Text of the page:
Analog TVs send a signal telling the television's electron gun how to "paint" lines on the screen. The problem is that the signal degrades in transmission, affecting the amount of fine detail in the image. Digital sets send this same information in bit streams (lines of data made up of ones and zeroes). The advantage is that these digital signals do not degrade, so the picture is much better on a digital set.
You should also consider the source. No matter how much money you spend on a TV, the picture will only be as good as the source signal it receives. For instance, a DVD will look better on a low-end television than an analog broadcast antenna signal will look on a high-end HDTV. That is because the quality of the digital signal sent to the analog set is far superior to the analog signal sent to the digital HDTV.
Sources break down like this:
The key when thinking about sources is to match the right TV with the source available to you.
Analog signals received on an analog set will display standard-definition TV and cable with a resolution you're probably used to seeing. A digital cable signal (like DirecTV or Dish Network) can be displayed on an analog TV, but it will lose its quality in the conversion from digital to analog.
Digital signals on a digital TV (DTV) will allow you to watch digital broadcasts and progressive-scan DVDs at their full quality. In addition, you will be able to watch most hi-def broadcasts. Enhanced-definition TVs (like plasma TVs) will also benefit from a digital source, but they won't have enough resolution to do HDTV broadcasts justice.
Hi-def broadcast sources will look best when viewed on an HDTV. Here's a breakdown of source/display combinations:
When thinking about whether now is the time to go high-definition, here are some things to consider:
Many stores feature what they call HDTV. What they should say (and some do) is "HDTV-ready." Even though a TV has HDTV capabilities, it still can't receive high-definition input without a
, which can be pricey if you choose to buy one (as opposed to renting one from your HDTV broadcast provider).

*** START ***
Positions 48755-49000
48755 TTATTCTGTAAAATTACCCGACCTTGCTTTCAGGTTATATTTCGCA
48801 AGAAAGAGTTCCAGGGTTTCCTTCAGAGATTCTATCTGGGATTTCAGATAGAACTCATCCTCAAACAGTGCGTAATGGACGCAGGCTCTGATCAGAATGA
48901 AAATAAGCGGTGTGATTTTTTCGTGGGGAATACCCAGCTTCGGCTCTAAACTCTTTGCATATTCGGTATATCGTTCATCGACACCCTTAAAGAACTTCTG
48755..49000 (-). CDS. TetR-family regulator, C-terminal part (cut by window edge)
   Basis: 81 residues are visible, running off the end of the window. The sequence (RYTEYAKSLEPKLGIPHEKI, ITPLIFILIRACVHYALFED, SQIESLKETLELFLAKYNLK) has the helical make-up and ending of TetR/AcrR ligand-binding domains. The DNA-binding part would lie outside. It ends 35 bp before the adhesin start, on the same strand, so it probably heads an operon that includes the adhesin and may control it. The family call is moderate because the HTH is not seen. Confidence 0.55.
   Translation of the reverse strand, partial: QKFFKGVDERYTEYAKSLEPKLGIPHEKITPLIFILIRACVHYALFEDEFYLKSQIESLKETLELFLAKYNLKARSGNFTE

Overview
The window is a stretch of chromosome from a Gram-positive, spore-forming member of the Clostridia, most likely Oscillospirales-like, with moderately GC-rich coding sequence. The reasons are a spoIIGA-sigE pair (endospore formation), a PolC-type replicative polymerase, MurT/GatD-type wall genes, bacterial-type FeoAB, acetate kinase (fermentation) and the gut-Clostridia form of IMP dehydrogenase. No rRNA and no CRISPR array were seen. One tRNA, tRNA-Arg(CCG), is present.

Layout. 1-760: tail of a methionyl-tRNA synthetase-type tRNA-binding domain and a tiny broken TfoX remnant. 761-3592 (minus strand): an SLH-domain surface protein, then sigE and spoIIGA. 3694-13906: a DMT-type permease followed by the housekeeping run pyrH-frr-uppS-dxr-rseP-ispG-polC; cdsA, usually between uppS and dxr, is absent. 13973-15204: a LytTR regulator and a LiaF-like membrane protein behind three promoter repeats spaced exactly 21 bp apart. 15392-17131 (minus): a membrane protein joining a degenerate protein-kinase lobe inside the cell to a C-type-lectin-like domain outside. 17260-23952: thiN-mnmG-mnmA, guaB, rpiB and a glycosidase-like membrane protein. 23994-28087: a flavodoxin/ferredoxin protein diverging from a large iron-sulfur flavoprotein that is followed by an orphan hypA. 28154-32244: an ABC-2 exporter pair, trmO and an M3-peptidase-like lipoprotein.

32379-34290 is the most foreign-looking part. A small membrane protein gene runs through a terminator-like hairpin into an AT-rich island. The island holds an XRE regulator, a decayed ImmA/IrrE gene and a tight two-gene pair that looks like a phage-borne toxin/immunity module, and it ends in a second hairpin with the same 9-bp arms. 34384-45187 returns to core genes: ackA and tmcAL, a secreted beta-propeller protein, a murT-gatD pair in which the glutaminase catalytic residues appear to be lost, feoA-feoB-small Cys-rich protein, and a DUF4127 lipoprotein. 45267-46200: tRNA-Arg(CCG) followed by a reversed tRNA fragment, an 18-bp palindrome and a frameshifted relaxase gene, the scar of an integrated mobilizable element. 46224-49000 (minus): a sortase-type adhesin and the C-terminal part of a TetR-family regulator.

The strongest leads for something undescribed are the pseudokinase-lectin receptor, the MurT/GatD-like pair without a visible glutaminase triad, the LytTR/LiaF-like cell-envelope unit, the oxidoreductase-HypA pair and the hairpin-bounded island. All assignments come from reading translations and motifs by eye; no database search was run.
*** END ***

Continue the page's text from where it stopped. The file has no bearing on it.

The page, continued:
HDTVs come in two formats:
1080i is capable of 1920x1080 resolution (the highest currently available), but it is an interlaced format: The TV paints every other line of the image in alternating patterns, so it cannot display progressive-scan DVDs. Also, some critics claim that while still images are more brilliant at 1080i, movement doesn't read well on the screen.
720p turns out a resolution of 1280x720. While lower than 1080i, it still remains the most common HDTV format. Only the most discerning of videophiles can tell a difference in quality, and since it is a progressive-scan format (the TV paints every line of the image in order), it can be used for both standard and progressive-scan DVDs.
At this point, some primetime shows and sporting events are simulcast in hi-def. But if you're in an area that does not receive hi-def broadcasts, then this does you no good. There are close to a thousand hi-def stations on the air in the United States as of May 2004. For a list, see HDPictures: HDTV On the Air!.
Because HDTV broadcasting is still fairly limited, DVD viewing is the big selling point for HDTV. If you put a progressive-scan DVD player together with an HDTV, the results are breathtaking. Most people who are buying HDTVs are doing so to reap the full benefits of their progressive-scan DVD player. It is possible to get into an HDTV for around $700, so if you're a serious movie buff, it may be time to make the switch.
Normal television will look a little better on an HDTV, but don't expect miracles. In fact, on a larger-screen HDTV, the set will actually reveal the imperfections of an analog broadcast. Keep this in mind.